All the shelter’s maintenance, from cleaning to cooking (when that was not done by church or other charity groups) to grounds-keeping, was done by the residents through required “chores”. Every resident was required to “volunteer” for one or more such chores every day or be made to leave. I did not mind at all doing part of the upkeep, but did mind the indentured labor aspect of being made to do it. In addition, administering such requirements became part of the petty abuse the more vindictive of the regular staff considered one of the major perks of their job.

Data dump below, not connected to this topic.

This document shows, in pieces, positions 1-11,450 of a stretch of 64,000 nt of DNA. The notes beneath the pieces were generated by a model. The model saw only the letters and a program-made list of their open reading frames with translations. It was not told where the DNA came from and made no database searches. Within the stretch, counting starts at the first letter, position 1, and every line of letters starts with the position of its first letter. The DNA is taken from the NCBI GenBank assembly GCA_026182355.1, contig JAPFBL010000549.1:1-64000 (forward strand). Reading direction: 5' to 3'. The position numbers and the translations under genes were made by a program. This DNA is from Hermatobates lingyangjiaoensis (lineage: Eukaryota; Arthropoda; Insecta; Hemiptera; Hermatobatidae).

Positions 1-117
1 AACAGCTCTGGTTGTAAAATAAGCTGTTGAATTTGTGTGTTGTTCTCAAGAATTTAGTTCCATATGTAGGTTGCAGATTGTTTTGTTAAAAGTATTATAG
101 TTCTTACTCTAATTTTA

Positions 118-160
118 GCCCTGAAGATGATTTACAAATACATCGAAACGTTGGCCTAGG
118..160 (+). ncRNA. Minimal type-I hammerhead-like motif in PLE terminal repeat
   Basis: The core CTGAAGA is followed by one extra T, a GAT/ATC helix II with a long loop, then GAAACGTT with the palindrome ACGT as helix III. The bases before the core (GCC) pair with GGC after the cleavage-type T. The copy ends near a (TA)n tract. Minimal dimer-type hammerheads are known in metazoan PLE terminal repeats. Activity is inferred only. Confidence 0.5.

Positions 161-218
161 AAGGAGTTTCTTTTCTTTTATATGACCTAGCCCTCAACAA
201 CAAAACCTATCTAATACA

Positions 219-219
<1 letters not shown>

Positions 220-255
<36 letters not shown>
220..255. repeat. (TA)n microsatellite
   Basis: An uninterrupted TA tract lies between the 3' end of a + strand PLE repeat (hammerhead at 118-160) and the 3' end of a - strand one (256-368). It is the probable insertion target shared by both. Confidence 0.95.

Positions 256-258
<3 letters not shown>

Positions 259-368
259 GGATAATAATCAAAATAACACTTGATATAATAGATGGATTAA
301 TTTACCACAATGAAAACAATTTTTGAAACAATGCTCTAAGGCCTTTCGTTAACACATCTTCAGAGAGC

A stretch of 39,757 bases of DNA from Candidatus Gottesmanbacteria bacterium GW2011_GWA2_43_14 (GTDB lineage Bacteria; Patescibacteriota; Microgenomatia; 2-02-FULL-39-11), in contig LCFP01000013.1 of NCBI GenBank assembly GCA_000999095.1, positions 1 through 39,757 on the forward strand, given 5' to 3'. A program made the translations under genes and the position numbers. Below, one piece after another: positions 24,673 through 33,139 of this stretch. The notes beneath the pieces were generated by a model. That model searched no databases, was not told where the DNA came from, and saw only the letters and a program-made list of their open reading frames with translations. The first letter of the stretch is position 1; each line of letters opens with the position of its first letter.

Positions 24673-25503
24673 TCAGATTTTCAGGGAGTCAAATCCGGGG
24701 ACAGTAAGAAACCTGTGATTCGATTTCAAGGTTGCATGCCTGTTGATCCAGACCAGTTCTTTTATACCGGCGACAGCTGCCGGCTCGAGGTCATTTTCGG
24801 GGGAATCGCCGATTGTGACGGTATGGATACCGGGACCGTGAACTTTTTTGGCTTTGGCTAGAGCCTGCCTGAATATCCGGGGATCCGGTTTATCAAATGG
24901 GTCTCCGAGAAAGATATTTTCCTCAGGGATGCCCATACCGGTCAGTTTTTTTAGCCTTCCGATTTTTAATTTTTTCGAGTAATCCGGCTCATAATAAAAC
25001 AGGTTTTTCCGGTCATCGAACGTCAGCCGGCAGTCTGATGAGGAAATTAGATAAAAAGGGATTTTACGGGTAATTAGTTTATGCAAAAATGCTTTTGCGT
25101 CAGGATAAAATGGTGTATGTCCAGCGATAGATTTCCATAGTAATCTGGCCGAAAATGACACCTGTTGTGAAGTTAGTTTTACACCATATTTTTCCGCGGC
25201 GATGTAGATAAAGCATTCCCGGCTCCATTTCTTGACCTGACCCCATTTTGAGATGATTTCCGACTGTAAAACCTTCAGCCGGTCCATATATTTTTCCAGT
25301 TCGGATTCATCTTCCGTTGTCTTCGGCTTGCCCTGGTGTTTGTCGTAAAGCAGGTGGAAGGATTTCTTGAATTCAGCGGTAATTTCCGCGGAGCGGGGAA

Residents were required to work on a “plan” towards permanent housing with one of the administrators. Such “plans” necessarily required a job. These women reproduced the sexism of the larger society: in addition to there being more beds for men than for women, living conditions were kept as much as possible from interfering with any man’s job who has one. Their “plans” for men were much more realistic as well, in that the men had more of a chance of finding work, even when they had, as the majority there did, a prison record. Their “plans” for women pretty much amounted to: you screwed up by not selecting a good enough (or any) husband, any job is better than no job at all, no matter how ill paid, discriminatory or demeaning, and your stay limit without a job is 30 days. Their ranking for women was below men in services, respect and resources and within that ranking, women with children came first and women without children were at the very bottom.